...we know he can string!     Also submitted by Tyler

I saw the picture of the "homegrown" and I really liked the center coil. Not so much how it was done, but more the idea of a center coil. I strung this head traditionally, but instead of the middle two leathers, I used a coil. It works great! I did this on a STX sniper.






The "FHP Pocket"     Also submitted by Tyler!

This was my first experience with coils and it's really nice! It has very little ball rattle, and that could be minimized if you use loose coils. The leathers are underneath the coils and the pita twist, so the ball floats effortlessly out of the pocket. Check it out! Its worth the time it takes to string! If you are new to stringing, you might want to try something with twists that is a little easier than this. But if you feel you can conquer the FHP pocket, then here ya go...

Materials needed: two leathers, two 15ft pieces of nylon, and two 5ft pieces of nylon.

You start by stretching the leathers. Then you put them in the center two holes. Tie the nylons to the LEATHERS FIRST at the top of the leathers! Bring the string back through the hole in the sidewall. Then wrap it around until you have the coil you want. Count how many times you coiled it, and repeat on the other side. When both are done, make a coil going down between the two leathers. Make it stop where the next holes in the sidewall are. Wrap the nylon around the leather once, and put the nylon through the sidewall hole. Repeat the above steps until you get to the bottom. It is going to look like a nice stick at this point but with very open sides. If you use a thin nylon the ball will fall through the holes if you catch a hard pass. You must do this next step if you are using a thin nylon especially.



Now, start at the bottom. Tie nylon through the outer two holes at the bottom (where the leathers would go). Slide it underneath a coil and wrap it around. Go up to the next coil and do the same (count how many coils you are from the sidewall for each one so it is the same on both sides). Keep doing that until you are at the top on both sides, then start coiling down. Once you get to the first set of coils, slide the nylon under one of the coils and wrap it around. Count how many coils you do in each one, so it is the same on both sides. Do that 'til you get to the bottom, and tie it off. Wrap shooters around the upper coils. I recommend three laces. MAKE SURE YOU PUT THE LACES THROUGH HOLES IN THE SIDEWALLS AND NOT CONNECTED TO THE COILS! IT WILL RUIN THEM! You have yourself a FHP Pocket!







A Tough Pinch     Submitted by Garrett

I live in Atlanta and have only been playing for about a year now. I had an Edge head but eventually began to dislike how wide it was. So I decided to pinch it. After many battles, it still was not to my liking. The throat was really hard to keep legal, and the stick just would not stay pinched. After a long battle, I finally got a great pinch on that thing. I wouldn't suggest this on any head, but for really stubborn heads, this method works great.

First, I heated the stick up for about 30 seconds on my burner to make the plastic soft. I put a pencil in the scoop to keep it legal, then I rammed a baseball into the throat to expand it, then with using both my legs to push the plastic in, I tied up the middle past legal. I let it sit for a couple days. Then I used the oven burner trick mentioned on your site. I had to keep the heat low so the pencils/baseball would stay fine, so I did this method about 3 times. Once the plastic was fully cooled, I took everything off. The head did flex back a little, but that is why I used a large object to keep the throat legal, and I tied up the middle super tight, so it came out perfect. I threw some monster mesh on it quickly, here is how it turned out!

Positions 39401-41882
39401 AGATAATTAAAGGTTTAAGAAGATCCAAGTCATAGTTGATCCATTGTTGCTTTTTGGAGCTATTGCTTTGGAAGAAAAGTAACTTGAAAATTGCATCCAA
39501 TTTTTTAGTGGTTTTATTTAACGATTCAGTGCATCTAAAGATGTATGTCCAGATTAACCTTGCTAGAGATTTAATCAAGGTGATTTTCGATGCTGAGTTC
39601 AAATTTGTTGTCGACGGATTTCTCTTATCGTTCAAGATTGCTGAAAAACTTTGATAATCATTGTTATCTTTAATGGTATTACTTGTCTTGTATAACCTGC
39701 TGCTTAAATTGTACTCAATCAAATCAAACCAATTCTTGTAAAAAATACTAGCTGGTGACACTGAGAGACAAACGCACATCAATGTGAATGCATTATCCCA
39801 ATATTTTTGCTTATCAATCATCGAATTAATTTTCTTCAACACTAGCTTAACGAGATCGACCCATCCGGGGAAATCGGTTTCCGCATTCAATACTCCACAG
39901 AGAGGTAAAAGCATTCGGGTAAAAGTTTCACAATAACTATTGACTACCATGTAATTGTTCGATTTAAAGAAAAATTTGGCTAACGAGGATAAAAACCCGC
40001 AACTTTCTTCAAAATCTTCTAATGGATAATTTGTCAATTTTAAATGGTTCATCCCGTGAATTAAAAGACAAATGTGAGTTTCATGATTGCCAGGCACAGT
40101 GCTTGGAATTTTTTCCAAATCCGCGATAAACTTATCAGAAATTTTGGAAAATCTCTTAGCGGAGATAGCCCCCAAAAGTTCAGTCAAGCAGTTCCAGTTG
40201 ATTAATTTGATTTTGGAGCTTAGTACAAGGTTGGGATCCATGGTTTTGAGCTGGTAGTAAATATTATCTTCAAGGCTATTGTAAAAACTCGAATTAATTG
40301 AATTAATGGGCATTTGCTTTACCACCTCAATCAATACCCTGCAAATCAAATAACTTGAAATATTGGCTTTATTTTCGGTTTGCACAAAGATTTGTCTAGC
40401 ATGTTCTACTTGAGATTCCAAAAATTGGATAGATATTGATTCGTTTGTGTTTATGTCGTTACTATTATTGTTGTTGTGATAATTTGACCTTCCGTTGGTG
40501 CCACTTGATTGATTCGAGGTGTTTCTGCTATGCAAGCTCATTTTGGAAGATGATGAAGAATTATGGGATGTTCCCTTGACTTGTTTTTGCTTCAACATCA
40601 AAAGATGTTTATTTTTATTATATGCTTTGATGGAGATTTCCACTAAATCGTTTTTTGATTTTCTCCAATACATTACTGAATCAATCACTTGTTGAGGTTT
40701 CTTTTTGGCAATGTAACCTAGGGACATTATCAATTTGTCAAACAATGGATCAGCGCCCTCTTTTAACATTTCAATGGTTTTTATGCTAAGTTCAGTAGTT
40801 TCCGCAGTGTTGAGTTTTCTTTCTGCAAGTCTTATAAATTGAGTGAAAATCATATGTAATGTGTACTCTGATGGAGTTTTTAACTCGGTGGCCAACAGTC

A man of few words
   Submitted by Kevin with no text.





Cornered     Submitted by Mike

Here are pictures of the corner pocket I put on my Vapor. It works like a dream. All my friends and family love to use it. It has a smooth release with no whip but shoots so unbelievably fast it's not funny. My wizard with a trakker has no whip but doesn't shoot half as fast.



This is my little brother's Wave. When he got the stick to play with me he didn't like his soft mesh. Since I have corner pocket I made him one for his Wave. It looks a little different because I had to use a full piece of hard mesh due to the width. The Wave does not have the 4 holes at the bottom like most. The thing throws great. Some times I will use the Wave and he will use my stick. All my friends love it.






For Keeps     Submitted by Adam at Trinity-Pawling School

This is a pocket I created when I was sitting around with nothing to do on a Sunday. I took a piece of 6 diamond players mesh, attached it to the middle, then attached the yellow string and begun to make coils. Then I attached the yellow string to the bottom of the stick and sidewall. I began to attach the white string to the top and to coil down attaching a coil from that to the sidewall and so on till reaching the bottom where I tied it off to the bottom of the head. Then, to fill the gap between the end of the mesh and the head, I created a unique method to use when the mesh is too short and you want to still have a deep pocket without the ball falling out. I Tied in the shooting strings, then adjusted all strings until I had the desired depth. It has great hold and the ball is channeled right to the bottom where it sits and does not move unless you want it to.



 




The Amazing Expanding Pocket     Submitted by Aaron from Canton, Mi

I've found a way to string that gives people who like whip a faster and more accurate shot. I have been stringing for about 2 years now and I help my teammates if they have any problems with their sticks. I like whip and this pocket gives me a good shot when I put the shooting strings on. I put a shoelace in between the 2 leathers so the ball will sink in the middle. When I catch the ball the diamond design in the very middle gets much larger.



 






Thanks to all for participating. Keep sending your tips and we'll pick some more in a few months! Send them to john@tonabricks.com! Please include your name and a permanent e-mail address.

October, 2003